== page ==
Another partner project Salvi recommends to check out is a docu-series called Dispatches from the Calgary Underground spanning seven episodes that each feature a specific Calgary artist, a specific Calgary venue or collective of artists.
Another highlight is the Quickdraw Animation Society’s 2021 Animation Lockdown Challenge in which each year animators are given 48 hours to churn out a brand new animation. This year, Quick Draw will be presenting nine curated animations with soundtracks from a previous year’s festival. And check this — they even have an indie rock puppet show from Calgary artist Jane Trash.
What also enables Sled Island to be a standout from conventional music festivals is that it has had a gender-balanced ratio for almost a decade. If you’re all about women’s empowerment Salvi suggests checking out the feature film Poly Styrene: I Am a Cliche, the story frontwoman of the punk band X-Ray Spex, Poly Styrene, who was a Black artist forging the way forward for future generations of women in punk music.
On average every year, nearly 1,000 applications for artist submissions to perform at the festival are received but only 200 are accepted. What makes Sled Island authentic is that they genuinely contribute to the local Calgary arts scene with nearly 25 different artists performing both in person and virtually.
“We give a platform to local artists to reach a broader audience — we do that by programming them on the same stage as international headliners and that way they can play in a bigger venue than they usually would this year,” Salvi says. “If you think about it, how many Calgary artists have that? Very few unless you’re signed to a record label and you have quite a budget behind you.”
And the par-tay doesn’t end there — Sled Island also offers useful resources in their off-peak season like a series of online workshops called Tête-à-Têtes which are all about music-making for the creative types and offers a variety of dialogues for music fans. Everything from ageism and how gender inequality targets women in the music industry to how barriers impact those with disabilities and what progress has been made to make music more accessible. Salvi recommends checking out the workshop this upcoming Sunday run by Kid Koala and Jae Sterling called Don’t Box me in Musician — all about visual arts and visual artists and how the two worlds collide.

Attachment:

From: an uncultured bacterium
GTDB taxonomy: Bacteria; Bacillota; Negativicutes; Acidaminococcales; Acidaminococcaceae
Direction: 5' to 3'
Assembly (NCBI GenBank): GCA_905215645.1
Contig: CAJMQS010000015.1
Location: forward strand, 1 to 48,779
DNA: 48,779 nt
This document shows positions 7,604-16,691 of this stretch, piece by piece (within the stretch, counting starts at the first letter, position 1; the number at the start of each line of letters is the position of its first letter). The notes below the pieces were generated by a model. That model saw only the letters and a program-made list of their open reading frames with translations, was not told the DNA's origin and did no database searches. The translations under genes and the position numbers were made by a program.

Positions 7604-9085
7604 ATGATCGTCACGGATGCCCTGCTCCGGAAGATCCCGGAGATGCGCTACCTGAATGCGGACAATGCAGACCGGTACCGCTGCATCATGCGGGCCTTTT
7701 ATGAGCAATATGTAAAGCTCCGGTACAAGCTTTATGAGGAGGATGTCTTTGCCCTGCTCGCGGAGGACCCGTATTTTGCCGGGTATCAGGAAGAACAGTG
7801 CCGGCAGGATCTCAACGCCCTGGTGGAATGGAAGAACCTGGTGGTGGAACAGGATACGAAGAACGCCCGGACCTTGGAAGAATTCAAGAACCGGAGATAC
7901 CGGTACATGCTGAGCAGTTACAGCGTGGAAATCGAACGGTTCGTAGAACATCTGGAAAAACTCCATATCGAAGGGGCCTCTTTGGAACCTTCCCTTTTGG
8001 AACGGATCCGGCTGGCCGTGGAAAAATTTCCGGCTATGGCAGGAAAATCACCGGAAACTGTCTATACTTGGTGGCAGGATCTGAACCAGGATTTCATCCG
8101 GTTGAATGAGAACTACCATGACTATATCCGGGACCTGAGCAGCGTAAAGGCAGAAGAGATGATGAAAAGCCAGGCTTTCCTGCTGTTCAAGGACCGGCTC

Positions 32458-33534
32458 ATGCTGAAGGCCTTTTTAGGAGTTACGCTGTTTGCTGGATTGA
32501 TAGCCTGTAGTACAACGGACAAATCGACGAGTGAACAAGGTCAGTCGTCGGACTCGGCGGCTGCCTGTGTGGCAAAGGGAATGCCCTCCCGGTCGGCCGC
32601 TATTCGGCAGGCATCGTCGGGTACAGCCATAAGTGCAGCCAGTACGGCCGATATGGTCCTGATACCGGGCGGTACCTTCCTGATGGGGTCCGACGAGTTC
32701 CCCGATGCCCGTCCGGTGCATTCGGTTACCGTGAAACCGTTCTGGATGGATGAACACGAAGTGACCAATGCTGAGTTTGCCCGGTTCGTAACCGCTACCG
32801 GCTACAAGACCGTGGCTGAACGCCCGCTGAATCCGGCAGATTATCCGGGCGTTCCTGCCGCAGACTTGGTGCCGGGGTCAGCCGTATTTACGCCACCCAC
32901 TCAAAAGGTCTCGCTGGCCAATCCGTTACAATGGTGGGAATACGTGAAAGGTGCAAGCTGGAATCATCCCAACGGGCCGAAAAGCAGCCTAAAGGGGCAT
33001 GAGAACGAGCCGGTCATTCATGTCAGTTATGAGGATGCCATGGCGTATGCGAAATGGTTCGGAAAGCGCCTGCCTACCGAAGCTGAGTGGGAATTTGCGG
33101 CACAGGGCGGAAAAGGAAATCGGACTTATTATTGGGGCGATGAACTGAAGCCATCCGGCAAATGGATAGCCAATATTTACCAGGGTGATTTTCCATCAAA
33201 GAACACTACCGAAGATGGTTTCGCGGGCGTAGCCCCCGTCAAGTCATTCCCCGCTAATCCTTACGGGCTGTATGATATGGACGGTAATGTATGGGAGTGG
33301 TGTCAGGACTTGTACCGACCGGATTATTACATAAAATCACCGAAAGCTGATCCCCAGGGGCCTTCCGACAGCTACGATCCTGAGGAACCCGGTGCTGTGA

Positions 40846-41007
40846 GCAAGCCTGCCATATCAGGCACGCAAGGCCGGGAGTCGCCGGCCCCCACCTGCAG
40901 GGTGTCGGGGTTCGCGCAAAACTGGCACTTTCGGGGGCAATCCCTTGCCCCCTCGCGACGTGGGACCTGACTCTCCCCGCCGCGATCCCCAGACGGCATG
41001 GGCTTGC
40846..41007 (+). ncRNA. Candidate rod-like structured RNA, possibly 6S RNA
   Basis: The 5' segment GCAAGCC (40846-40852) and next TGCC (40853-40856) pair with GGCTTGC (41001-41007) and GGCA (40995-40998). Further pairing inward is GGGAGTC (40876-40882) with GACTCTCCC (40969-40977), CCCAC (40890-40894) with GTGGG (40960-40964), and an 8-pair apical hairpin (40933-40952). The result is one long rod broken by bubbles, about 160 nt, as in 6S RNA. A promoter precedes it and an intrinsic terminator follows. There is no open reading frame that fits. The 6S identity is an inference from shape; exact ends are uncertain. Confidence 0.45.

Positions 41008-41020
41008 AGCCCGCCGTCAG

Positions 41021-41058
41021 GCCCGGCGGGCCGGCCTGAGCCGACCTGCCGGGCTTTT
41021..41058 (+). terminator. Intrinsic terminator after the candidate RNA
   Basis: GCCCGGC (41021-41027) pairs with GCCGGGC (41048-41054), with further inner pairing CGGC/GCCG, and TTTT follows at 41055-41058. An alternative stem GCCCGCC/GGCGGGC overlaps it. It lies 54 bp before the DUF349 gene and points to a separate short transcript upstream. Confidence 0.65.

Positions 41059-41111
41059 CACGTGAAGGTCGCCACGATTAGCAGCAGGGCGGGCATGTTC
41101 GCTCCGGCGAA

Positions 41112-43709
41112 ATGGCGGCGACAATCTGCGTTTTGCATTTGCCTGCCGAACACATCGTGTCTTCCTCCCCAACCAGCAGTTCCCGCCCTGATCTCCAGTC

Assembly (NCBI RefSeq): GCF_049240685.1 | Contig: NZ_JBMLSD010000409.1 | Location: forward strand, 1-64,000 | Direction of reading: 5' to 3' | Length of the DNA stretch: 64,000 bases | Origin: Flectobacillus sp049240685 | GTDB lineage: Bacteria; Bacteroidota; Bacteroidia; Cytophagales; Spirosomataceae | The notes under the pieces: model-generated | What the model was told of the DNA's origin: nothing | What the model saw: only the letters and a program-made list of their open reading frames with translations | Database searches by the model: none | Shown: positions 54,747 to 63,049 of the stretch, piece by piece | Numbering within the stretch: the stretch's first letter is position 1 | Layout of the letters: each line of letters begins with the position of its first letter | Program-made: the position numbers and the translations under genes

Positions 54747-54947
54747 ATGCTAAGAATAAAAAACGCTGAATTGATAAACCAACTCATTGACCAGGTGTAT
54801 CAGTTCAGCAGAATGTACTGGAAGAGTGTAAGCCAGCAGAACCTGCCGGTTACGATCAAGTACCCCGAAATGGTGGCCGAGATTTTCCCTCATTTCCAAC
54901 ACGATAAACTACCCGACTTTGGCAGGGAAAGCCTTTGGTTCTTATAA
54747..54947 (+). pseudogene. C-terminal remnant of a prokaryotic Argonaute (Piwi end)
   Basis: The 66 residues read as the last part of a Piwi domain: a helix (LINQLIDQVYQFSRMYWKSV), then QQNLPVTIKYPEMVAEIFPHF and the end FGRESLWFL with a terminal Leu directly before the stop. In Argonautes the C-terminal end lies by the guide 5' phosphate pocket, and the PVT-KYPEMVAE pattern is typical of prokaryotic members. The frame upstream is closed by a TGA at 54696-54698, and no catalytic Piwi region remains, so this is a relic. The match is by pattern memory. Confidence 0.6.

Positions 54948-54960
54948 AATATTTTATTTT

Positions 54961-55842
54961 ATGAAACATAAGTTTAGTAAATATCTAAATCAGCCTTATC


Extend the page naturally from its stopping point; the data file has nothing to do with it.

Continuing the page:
For the overall setup, their sustainable initiatives integrated into the festivities too such as the compostable plates, napkins and other vendor essentials. Fun fact — Sled Island may have inadvertently played a hand in shaping the landscape of biking infrastructure in Calgary. A few years ago, the city utilized the Sled Island venue as a pilot project to trial whether the bypass for bikes would become permanent. Eventually, it was approved and the city partnered with Sled Island for the official launch of the downtown bike lane which was practically unveiled at the actual festival that year receiving rave reviews from attendees.
Considering the careful measures Sled Island is abiding by given the public health changes, the show is a go and your attendance is a must. Admission is based on arranged tables of four and can be purchased for $60 per table or $15 per person. Doors open at 6 p.m. with the live pre-show at 7:30 p.m. and performances run until before midnight on each day of the festival. To see the full lineup extraordinaire, purchase tickets and stay updated on protocols or future announcements, visit Sled Island’s website.
Whether you’re a regular or a total newbie to visiting Sled Island we definitely recommend you drop in for the last chance days of summer.